0:03:15 JS: I took the design from a book and in actual fact the book was a photograph and I had… it was quite a small photograph and I just measured, I just measured it very carefully and then just blew it up. I didn’t, I didn’t actually go and have it photocopied or anything. I just worked from the middle panel out and carefully decided, worked out as from the design, the design in the photograph how much width I would need for each piece because it’s, it’s all done in squares and I just worked it out from the photograph. I didn’t actually draw it up on craft paper or anything, but that, that’s how I did it at the time and it seemed, well, it seemed to work, but it was more luck than anything else. It’s not, not my strong point anything like that [laughs].
CJ: How did it help you through this difficult time Judy?
JS: Well, it meant that it… because I’d decided to do this project and it was in a very difficult situation because [section of text removed for data protection] had a mental breakdown, but we were told that because [section of text removed for data protection] was an adult we couldn’t speak to anybody, which of course, was extremely frustrating because the only people looking after [them was] us and anyway, in the evenings when I was able to sort of, you know, be able to sit down, I would go upstairs and I would sit down and have to, and I, because I was working this pattern out from a photograph, I really had to concentrate extremely hard on what I was doing to get it all together, because… and so there wasn’t, wasn’t a chance that I was going to be able to think about how my [section of text removed for data protection] was getting or where [they were]. And that was the only way I could do it and it, it saved, it saved me, it really did and it was a marvellous project and, and I do feel too that anybody who has a problem, if they can find a project or something that they can immerse themselves in, even just for an hour or half an hour, you feel better about things. So, so that’s, that’s really what, what happened to me.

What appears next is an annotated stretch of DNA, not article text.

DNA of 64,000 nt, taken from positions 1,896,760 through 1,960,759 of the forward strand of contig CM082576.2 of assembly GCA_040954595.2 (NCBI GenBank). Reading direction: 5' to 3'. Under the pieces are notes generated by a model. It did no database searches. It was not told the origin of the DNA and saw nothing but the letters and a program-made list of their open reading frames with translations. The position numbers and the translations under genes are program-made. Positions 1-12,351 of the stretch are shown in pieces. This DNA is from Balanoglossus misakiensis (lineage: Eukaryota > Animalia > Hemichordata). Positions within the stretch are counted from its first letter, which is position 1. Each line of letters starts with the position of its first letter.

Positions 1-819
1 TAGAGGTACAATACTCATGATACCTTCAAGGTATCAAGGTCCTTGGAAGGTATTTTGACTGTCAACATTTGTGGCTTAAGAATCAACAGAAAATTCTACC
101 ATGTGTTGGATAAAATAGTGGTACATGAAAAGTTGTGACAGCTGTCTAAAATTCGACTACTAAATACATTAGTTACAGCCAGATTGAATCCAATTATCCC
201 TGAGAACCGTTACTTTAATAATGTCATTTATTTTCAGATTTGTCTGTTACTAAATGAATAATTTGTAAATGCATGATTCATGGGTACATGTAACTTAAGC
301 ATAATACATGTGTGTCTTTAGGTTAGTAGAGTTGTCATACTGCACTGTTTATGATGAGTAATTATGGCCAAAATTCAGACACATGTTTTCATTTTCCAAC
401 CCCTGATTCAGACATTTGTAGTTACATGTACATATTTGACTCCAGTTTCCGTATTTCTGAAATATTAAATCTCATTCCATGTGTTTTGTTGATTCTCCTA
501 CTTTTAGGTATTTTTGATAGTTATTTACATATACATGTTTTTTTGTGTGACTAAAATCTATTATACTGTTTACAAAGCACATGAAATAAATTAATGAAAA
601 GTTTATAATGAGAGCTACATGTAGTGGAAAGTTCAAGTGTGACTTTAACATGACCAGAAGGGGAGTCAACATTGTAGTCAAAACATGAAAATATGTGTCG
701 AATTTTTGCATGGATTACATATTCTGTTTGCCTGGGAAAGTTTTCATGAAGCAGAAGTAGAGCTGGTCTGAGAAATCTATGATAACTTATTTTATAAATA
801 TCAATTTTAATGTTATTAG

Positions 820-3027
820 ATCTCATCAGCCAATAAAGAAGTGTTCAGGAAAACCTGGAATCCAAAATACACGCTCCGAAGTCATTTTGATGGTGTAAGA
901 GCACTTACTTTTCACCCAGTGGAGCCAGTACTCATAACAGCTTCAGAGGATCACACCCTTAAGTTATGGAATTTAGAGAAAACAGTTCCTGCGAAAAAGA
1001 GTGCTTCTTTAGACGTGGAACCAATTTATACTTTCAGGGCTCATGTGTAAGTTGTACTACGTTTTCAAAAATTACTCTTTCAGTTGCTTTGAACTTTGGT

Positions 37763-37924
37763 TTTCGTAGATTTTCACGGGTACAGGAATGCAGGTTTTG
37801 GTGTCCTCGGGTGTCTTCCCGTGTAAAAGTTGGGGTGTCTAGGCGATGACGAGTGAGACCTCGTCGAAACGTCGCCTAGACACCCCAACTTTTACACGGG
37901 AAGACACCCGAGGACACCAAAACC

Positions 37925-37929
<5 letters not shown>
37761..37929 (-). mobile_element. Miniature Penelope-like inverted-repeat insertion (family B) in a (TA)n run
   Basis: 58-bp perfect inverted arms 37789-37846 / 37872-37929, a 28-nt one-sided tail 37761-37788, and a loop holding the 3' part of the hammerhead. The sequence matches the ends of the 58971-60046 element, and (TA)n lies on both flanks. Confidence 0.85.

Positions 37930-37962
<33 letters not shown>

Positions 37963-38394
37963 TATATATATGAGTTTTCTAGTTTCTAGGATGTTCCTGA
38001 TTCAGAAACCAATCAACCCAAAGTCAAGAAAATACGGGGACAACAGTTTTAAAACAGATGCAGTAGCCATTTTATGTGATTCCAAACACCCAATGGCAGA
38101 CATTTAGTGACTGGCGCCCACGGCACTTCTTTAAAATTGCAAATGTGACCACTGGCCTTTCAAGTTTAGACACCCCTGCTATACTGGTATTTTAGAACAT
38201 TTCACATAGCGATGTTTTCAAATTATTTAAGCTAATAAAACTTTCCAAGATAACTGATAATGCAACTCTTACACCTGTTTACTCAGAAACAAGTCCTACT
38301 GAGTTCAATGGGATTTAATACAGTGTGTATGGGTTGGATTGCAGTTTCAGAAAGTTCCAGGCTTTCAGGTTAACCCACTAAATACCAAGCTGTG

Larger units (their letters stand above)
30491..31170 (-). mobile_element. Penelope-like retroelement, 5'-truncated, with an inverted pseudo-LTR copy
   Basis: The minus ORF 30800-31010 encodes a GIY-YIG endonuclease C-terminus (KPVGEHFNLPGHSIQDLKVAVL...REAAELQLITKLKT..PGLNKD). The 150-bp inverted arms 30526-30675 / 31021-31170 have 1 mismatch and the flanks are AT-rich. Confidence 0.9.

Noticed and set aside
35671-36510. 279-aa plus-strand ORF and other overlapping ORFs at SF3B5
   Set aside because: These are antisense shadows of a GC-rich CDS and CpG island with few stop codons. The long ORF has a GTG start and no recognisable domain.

CJ: Thank you. Can you tell us a little bit about your different fabrics on here then? You said about one from a friend.
JS: Yes, well the, the fabric that I got from a friend was, not the stripey one, but the other black and white one and those came… they were two skirts and originally I had bought some fabric from a charity shop and I got it all into the, into the quilt and then, of course, when we came to stretch it and, and back it, it wouldn’t work because it had polyester in. So I had to take it all out again and as I say, I had two friends and they had two sep… two skirts… the, the one with the sort of rather white background and the other skirt… and I had to completely redo the whole of… all, all the borders I had to redo because the, the polyester stretches and it doesn’t work with cotton if, if you’ve got a pure cotton quilt in, in the first instance. And so I had to redo all that and, and that was just, just how it worked and it, and it… and after that I was able to put it together but, and the, and the only, and the only other fat quarters, the, the black I had to buy and the emerald green was a fat quarter and most of the rest of it, all the sort of um, um, desert colours, the, the sandy colours were from a dress that I found in a charity shop, which I cut up and, and that was how it all came together. But it was, it was quite a challenge because it was, each piece had to be… and there were a lot of little tiny pieces as well, which I had to put together. But, as I say, it was quite a challenge and it was, it, it, it, as I said, saved my sanity.